I understand Palpatine’s explanation of the Rule of Two in the PT, but even with that, I’ve never been of the mind that there always has been only 2 Sith/2 Dark Side users. Just as there are not only 2 Jedi to represent the Light Side of the Force, it doesn’t hold to reason that there would be only 2 Sith at any given time. I could go into a lengthy explanation of why I think this, but I’ll save you from that … for now. 😉 (All this has nothing to do with the clarification for which I am asking. I’m just rambling about the Sith and the Rule of Two. I have a tendency to go off on tangents. lol)

    I hope you enjoy being part of the CWK Family! 😀

    1. Craig Dickinson
      August 15, 2014 at 11:02 Reply

      Please see my comment below. And I’d love have that “Rule of Two” discussion some time 🙂

      1. Melinda
        August 25, 2014 at 08:38 Reply

        Anytime, Craig. Anytime. 🙂

        I read your comment, and understand your stance. Thank you. 🙂

  6. Craig Dickinson
    August 15, 2014 at 11:00 Reply

    There are a few things I’d like to clarify. One, I don’t think that change for the sake of change is good—and I certainly don’t agree with all the changes that have occurred in the STAR WARS saga. For instance, I initially had a very hard time with the inclusion of Ahsoka into the established timeline (I’ve since come around), and inserting “Jedi Rocks” into RETURN OF THE JEDI was a horrible choice IMO. But there are many changes I’ve enjoyed. My point was simply that change has always been part of STAR WARS and I find it fascinating to track both the changes themselves and people’s reactions to them.

    Secondly, one of the things I love about STAR WARS is the fact that one can watch it purely for the entertainment value or choose to analyze it more deeply because there are so many levels. Someone once said (I think it might have been Bobby Roberts from FULL OF SITH) that STAR WARS is a buffet table that one can pick and choose from, be it which films, characters, or themes you enjoy. I think STAR WARS is big enough for each of us to pick out what we like and disregard what we don’t.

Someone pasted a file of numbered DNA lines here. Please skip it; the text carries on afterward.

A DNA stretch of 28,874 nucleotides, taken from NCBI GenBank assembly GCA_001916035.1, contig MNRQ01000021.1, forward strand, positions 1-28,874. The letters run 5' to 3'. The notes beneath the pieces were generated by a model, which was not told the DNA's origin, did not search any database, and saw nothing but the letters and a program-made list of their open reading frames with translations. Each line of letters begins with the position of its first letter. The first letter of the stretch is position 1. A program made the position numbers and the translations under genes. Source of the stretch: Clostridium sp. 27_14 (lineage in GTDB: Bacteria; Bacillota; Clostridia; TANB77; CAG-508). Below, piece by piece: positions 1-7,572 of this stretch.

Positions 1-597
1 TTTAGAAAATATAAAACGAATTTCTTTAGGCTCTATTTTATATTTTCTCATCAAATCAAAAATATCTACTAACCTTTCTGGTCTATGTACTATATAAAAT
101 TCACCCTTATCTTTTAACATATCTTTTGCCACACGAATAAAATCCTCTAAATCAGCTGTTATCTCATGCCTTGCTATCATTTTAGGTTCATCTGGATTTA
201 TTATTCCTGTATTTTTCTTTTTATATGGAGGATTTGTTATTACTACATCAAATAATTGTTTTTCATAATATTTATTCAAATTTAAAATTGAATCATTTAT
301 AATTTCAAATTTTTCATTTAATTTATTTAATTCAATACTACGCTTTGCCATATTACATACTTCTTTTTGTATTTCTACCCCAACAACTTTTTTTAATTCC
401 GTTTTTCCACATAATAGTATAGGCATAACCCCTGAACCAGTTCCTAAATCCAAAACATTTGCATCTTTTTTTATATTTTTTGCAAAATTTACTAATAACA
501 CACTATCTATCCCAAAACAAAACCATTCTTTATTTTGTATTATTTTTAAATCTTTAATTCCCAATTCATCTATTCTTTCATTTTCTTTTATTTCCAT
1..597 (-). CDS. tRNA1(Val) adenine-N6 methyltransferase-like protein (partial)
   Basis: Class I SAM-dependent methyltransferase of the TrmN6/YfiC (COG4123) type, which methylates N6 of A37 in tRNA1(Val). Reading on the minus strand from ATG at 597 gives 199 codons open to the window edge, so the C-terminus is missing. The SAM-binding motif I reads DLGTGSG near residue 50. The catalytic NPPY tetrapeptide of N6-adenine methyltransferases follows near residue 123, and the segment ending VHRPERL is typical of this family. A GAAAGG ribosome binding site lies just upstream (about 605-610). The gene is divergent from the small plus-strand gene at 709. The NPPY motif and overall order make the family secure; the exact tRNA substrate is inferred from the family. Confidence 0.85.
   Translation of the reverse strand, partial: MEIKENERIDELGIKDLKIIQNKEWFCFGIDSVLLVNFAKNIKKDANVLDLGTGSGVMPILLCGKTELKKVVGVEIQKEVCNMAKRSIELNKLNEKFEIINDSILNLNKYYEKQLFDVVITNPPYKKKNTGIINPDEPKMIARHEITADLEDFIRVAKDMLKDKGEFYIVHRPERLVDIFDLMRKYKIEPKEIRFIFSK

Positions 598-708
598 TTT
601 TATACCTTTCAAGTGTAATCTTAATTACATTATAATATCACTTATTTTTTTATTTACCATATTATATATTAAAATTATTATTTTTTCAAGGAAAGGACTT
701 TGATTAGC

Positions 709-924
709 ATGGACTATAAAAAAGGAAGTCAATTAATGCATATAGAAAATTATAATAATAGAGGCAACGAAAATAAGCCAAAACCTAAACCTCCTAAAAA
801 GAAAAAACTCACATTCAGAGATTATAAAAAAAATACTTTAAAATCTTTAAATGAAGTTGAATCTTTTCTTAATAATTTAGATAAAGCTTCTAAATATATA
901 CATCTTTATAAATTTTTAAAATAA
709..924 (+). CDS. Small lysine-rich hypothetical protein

And lastly, regarding the “Rule of Two” and the Inquisitor not being a Sith, I am a big proponent of viewing the Luke/Vader/Palpatine dynamic in ESB and ROTJ under the assumption that if Luke becomes a Sith, that will mean that either Vader or Palpatine must die in accordance with Sith tradition. Suffice to say, if the Inquisitor is a Sith along with Vader and Palpatine, then it stands to reason that there could be other Sith as well and this dilutes the tension I personally see in the OT films. In my view, the Inquisitor being a Sith either contradicts established canon regarding the “Rule of Two” from TPM (film and novelization) and TCW or the character is doomed to die before the Original Trilogy to keep the tension intact. To me, that would be a distraction much like Ahsoka’s impending doom was for many viewers of TCW. I know, I know. Only a Sith deals in absolutes, but that’s my personal opinion. If I’m wrong in my assumptions, then I’ll just have to adjust my views again—which I’ll do because I love STAR WARS. In any case, this is certainly a topic that deserves more time and analysis, and perhaps I’ll address it in a future post.

    1. Jon
      August 15, 2014 at 11:11 Reply

      Well said. I look forward to having fun with Rebels and fully enjoying the experience. All the sudden changes in the past year and a half have been a lot to take in. Some of adjust faster than others, and I while I have concerns, I didn’t want my post to be negative. I hope to find my footing again in October 🙂

  7. Jay Krebs